Greed – Loving Things instead of People.

Luke 12:15 is likely one of the hardest sayings of Jesus for Christians to practice from day to day. Not just because most people don’t know what coveting means, but because we don’t want to guard against it, when we learn what it is. Jesus enforces the 10th commandment but we rarely even pay attention to it. In this article, I’m not referring to single parents or to married spouses who must work because of financial adversity from just one income by their partner. But the grief that often comes through the neglect of children can’t be consoled by a bank balance. The love of money has caused many parents to hand their priceless children over to paid workers to care for them, not because they have to work, but because they choose to. They work either because they find their identity in a career rather than parenting, or because they want more things that money can buy and they won’t discipline themselves to live within the means of one sufficient wage. In this 21st century our society is a greedy capitalistic machine, destroying our nation from the inside out. See Ecclesiastes 5:10. For Christians that love money and allow greed to be a life-style, we get broken relationships, disappointments, and sorrows as self-inflicted wounds. They are the consequences of dethroning the Lord and enthroning money. That’s why the apostle Paul advised, “Command those who are rich in this present world not to be arrogant nor to put their hope in wealth, which is so uncertain, but to put their hope in God, who richly provides us with everything for our enjoyment” (1 Tim. 6:17-19).

God permits us to have material blessings for enjoyment, but He isn’t concerned about our possessions. It’s our attitude He cares about. Are we arrogant because we think we are better than someone who is poorer? Do we put our hope in wealth that can be lost, or on God who is eternal? Do we enjoy our possessions as gifts from a loving heavenly Father? Do we enjoy our home, our china, our window treatments, our furniture, our interior decorating, our patio, our yard, our clothes, and our car? Or do we look at them with an ungrateful heart, especially if we’ve just come from visiting someone with a much nicer home, wardrobe, or car? When we have Christ’s perspective, God will bless us with a joyous heart to share with people who are in need because this pleases Him and helps us enjoy liberal giving with the purpose of passing on the Good News. If there is more gratitude in our heart for what we possess, than there is envy, then we will have the motivation to share when given the opportunity. This is not just an attitude towards money but with every physical gift we have. Please see 2nd Corinthians 9:7, “Each of you should give what you have decided in your heart to give, not …”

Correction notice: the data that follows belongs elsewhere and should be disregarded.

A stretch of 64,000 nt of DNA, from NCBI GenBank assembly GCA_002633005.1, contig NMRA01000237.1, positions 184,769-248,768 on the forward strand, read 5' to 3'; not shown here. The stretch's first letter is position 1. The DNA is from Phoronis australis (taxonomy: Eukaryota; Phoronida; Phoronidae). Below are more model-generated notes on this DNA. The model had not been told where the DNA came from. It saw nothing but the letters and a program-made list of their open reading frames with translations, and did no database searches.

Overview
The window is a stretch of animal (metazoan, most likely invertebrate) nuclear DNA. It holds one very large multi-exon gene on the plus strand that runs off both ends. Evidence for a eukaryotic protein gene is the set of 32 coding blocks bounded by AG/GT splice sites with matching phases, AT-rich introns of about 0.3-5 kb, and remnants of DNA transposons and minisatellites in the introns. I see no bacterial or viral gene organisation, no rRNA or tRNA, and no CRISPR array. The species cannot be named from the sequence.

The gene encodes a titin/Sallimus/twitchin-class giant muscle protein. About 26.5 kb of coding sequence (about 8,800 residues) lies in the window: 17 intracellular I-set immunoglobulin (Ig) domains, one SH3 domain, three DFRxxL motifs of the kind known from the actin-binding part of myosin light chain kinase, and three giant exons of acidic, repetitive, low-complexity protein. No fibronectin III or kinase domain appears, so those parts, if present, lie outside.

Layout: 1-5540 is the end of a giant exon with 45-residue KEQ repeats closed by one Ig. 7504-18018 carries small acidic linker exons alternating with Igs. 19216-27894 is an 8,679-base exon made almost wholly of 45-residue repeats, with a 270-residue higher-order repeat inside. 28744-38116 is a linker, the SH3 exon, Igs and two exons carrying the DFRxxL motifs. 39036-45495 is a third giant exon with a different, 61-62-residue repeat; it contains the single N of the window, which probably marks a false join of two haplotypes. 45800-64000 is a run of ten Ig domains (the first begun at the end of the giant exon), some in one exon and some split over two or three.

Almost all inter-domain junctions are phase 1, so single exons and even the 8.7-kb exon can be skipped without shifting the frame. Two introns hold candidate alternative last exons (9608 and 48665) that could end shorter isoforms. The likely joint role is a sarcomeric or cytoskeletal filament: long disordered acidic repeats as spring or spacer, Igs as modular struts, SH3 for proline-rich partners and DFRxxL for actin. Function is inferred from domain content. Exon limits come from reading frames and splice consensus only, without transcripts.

The condition of our heart is at the center of this disease in loving things instead of people. God’s Word begs us to run as fast as we can from the goal of acquiring material possessions. Recognize it, confess it as sin, and remember this Scripture, “But you, man of God, flee from all this, and pursue righteousness, godliness, faith, love, endurance and gentleness. Fight the good fight of the faith. Take hold of the eternal life to which you were called when you made your good confession in the presence of many witnesses” (1 Tim. 6:11-12).

Instead of defining our worth by our bank accounts, God wants us to be rich in good deeds, to be generous with our money, and to share with those who need it. “He who is kind to the poor lends to the LORD, and he will reward him for what he has done” (Prov. 19:17). Perhaps the best Scripture to memorize in order to combat this human frailty is Hebrews 13:5. Keep your lives free from the love of money and be content with what you have. Contentment is based on our expectations and the best expectation is the promise of an eternal inheritance, instead of material things or money which is so temporary in this life